UniSA Vice Chancellor Professor David Lloyd says the University has delivered on its promise to provide an enhanced educational offering and an outstanding student experience.
“The University is pleased that we continue to have high graduate employment outcomes but we don’t rest on our past achievements,” Prof Lloyd says.
“We’re very grateful to the many industry partners that collaborate with us to provide internships for our students, and inform our curriculum, to ensure our graduates are ready to move into their professional careers.
“These partners help us ensure we are best placed to give our students the valuable professional experience they need in addition to the academic knowledge.”
The Quality Indicators for Learning and Teaching are funded by the federal Department of Education and Training.
Aged care service provider Helping Hand takes about 400 UniSA students on placements every year – not just health specialists but in areas including business, law and engineering.
Helping Hand director of research and development Megan Corlis says that although the majority of students they take are in “traditional areas” such as nursing, occupational therapy and podiatry, bringing in students from other fields to tackle specific projects is proving a win-win scenario.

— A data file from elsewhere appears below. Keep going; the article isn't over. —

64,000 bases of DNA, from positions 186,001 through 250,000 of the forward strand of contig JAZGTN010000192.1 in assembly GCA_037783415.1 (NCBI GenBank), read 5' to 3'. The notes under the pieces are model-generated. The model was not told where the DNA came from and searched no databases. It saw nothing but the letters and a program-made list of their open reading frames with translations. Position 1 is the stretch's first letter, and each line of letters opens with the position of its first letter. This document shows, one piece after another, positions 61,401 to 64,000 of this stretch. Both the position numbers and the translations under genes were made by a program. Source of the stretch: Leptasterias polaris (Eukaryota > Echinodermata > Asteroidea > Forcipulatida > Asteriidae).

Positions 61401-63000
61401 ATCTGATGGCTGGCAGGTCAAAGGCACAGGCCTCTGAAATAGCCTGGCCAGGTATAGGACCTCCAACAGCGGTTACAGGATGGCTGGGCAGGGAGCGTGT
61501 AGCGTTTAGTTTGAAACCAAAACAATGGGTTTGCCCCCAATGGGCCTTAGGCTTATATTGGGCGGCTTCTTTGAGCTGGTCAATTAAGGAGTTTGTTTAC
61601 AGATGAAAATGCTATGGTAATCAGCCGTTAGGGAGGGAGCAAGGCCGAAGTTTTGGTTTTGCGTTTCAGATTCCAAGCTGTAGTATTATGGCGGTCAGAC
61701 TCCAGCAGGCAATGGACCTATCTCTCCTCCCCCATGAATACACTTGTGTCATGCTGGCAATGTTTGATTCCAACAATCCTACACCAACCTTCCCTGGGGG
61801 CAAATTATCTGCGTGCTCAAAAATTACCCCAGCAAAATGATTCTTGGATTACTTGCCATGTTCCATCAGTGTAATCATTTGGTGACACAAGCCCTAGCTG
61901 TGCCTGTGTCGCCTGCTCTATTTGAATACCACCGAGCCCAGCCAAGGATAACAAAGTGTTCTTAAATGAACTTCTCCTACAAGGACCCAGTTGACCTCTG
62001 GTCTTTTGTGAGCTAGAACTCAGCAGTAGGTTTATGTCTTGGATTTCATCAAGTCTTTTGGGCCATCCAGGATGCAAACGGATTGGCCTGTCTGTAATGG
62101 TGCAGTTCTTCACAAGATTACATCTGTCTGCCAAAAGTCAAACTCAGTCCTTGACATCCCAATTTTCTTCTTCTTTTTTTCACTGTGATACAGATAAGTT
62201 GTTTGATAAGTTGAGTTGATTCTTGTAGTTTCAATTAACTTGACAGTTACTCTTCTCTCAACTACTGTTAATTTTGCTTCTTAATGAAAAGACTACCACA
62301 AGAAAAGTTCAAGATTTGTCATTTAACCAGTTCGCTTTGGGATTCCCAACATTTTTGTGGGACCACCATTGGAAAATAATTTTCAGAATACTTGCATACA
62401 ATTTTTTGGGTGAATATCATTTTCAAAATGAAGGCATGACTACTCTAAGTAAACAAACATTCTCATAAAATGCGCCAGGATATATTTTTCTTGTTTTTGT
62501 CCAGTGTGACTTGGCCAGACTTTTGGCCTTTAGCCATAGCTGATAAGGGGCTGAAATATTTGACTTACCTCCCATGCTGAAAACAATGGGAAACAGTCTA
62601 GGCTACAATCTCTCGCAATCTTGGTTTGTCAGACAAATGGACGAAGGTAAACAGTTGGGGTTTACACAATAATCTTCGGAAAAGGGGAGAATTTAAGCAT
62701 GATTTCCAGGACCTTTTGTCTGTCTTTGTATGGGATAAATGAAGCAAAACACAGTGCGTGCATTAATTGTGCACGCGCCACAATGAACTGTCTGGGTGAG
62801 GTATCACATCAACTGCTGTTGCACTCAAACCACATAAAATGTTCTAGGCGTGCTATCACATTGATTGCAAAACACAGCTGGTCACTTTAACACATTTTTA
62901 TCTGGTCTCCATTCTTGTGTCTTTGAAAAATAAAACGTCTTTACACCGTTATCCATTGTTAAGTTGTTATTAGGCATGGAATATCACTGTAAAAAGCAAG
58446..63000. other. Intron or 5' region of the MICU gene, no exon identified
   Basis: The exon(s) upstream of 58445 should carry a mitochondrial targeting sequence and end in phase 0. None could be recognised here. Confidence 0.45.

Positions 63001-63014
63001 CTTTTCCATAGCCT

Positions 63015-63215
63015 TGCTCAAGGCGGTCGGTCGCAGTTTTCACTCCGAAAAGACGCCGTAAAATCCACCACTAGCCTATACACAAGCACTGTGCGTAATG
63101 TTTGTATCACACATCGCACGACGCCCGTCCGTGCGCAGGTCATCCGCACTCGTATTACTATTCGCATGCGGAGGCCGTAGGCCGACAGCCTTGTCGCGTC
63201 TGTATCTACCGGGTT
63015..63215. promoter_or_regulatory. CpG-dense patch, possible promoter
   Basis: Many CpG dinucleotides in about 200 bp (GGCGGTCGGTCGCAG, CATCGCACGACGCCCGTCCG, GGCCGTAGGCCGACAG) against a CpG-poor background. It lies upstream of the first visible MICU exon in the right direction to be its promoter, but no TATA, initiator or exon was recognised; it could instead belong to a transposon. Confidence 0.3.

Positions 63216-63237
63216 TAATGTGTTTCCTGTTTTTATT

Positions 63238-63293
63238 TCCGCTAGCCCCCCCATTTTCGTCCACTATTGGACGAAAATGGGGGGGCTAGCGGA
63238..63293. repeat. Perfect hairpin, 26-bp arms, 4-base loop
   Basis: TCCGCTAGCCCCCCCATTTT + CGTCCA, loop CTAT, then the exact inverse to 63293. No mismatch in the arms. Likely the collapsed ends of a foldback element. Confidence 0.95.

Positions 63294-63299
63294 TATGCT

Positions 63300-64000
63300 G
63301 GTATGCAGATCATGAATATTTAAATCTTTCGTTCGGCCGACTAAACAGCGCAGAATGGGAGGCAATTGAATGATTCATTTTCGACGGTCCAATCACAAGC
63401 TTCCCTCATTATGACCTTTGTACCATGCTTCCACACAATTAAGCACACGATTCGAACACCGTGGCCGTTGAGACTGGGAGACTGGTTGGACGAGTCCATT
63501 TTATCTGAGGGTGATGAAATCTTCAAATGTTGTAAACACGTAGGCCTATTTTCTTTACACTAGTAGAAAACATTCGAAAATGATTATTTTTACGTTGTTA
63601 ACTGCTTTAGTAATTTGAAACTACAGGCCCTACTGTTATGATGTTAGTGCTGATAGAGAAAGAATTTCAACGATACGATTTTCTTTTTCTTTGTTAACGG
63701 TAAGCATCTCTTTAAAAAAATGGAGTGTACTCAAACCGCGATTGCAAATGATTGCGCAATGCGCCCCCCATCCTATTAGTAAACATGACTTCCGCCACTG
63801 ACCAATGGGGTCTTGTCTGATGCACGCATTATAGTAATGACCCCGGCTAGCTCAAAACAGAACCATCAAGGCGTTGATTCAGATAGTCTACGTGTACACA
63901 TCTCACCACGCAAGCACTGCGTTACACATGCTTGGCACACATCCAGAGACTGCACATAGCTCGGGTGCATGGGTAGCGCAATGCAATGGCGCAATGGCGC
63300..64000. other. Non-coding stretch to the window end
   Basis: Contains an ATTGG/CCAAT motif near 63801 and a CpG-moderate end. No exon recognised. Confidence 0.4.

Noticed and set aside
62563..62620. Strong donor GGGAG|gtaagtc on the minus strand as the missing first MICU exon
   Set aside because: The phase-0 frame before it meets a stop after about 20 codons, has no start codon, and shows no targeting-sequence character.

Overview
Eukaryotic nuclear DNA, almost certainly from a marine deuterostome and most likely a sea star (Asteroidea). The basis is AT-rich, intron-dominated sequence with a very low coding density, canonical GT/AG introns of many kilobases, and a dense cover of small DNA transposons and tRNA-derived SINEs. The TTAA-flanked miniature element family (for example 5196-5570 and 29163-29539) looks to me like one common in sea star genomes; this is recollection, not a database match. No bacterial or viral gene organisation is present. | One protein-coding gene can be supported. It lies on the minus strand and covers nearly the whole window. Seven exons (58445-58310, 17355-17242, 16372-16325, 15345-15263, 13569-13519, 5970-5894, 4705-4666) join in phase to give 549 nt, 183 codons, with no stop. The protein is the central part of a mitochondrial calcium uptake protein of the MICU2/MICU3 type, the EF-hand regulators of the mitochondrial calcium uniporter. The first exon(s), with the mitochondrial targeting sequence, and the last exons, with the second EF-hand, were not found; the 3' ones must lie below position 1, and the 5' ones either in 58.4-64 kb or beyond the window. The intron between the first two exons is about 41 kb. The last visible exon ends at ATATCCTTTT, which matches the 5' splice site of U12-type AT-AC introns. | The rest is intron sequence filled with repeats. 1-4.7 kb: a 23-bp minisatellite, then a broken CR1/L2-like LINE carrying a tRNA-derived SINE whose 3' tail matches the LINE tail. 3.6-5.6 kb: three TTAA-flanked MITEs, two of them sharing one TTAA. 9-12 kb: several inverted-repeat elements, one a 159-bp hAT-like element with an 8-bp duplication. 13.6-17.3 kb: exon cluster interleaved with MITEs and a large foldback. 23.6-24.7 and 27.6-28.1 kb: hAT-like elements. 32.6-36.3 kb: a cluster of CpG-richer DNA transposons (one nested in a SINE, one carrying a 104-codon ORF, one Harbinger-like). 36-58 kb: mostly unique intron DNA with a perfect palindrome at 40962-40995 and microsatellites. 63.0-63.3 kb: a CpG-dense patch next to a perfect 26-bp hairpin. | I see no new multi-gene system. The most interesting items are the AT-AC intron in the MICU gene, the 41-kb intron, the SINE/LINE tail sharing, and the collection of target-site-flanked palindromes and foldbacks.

“We had UniSA engineering students looking at our electricity costs, which are considerable, and then have business students verifying their work,” Corlis says. “Student placements are heavily embedded into the work that we do … students get real, industry experience.”
Corlis says the benefits of Helping Hand’s strong relationship with UniSA, formalised through an Enterprising Partnership, are mutual.
“One of the things students do for us is keep us contemporary – as a not-for-profit, it’s really hard for us to play on that innovation stage, but because of our strong relationship with both the Business School and Health Sciences, we’re able to get involved in research and then put it into practice,” Corlis says.